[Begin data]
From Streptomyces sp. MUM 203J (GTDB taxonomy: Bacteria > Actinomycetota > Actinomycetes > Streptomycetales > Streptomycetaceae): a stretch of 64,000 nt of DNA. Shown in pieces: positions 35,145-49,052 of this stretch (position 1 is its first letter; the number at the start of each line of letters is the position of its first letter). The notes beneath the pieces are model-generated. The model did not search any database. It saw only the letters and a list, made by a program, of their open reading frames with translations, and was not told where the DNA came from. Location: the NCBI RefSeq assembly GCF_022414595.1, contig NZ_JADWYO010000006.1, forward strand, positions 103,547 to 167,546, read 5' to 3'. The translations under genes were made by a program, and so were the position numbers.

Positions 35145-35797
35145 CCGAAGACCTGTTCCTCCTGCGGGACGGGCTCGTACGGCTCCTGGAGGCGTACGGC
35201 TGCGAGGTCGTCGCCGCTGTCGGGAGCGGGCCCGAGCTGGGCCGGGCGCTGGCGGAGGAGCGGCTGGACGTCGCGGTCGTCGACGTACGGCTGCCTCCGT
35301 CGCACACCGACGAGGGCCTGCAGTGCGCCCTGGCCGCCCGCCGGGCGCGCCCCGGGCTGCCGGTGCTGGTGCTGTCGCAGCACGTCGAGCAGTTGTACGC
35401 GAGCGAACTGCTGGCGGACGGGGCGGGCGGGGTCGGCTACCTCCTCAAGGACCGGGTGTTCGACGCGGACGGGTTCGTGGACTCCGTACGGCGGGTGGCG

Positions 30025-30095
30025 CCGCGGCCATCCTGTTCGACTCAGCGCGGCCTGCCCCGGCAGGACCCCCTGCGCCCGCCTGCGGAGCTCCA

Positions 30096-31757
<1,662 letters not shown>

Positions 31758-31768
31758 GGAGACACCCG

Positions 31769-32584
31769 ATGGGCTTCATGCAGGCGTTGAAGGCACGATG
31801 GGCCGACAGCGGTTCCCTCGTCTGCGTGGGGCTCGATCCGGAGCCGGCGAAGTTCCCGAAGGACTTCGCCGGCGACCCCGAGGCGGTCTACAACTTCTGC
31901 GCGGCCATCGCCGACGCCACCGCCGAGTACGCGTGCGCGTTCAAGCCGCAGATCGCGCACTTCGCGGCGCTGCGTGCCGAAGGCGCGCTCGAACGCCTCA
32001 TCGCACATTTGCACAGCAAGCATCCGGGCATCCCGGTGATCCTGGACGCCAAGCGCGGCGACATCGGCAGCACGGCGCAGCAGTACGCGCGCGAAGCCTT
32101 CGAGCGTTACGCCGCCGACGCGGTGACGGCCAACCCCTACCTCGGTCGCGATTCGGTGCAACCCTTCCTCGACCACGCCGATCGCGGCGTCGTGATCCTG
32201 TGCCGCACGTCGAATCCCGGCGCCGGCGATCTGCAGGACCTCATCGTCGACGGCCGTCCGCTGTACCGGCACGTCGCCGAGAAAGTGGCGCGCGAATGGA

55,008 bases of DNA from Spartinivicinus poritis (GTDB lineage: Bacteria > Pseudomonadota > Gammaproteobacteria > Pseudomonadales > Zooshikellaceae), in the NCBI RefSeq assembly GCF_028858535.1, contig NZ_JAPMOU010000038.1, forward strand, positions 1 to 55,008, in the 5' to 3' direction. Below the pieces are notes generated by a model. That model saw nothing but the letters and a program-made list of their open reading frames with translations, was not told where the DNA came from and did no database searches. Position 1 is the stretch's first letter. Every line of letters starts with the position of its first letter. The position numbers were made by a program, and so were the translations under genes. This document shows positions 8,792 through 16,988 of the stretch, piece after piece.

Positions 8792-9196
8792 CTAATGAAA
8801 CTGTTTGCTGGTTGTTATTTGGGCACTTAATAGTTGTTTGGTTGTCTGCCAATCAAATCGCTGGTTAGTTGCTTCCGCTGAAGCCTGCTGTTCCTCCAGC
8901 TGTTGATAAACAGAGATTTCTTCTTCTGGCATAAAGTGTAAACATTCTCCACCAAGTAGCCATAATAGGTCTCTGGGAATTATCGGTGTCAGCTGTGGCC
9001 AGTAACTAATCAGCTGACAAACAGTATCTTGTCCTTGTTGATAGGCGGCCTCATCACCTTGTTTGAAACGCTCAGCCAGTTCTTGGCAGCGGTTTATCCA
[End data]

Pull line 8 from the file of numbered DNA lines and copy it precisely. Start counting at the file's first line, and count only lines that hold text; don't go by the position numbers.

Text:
30025 CCGCGGCCATCCTGTTCGACTCAGCGCGGCCTGCCCCGGCAGGACCCCCTGCGCCCGCCTGCGGAGCTCCA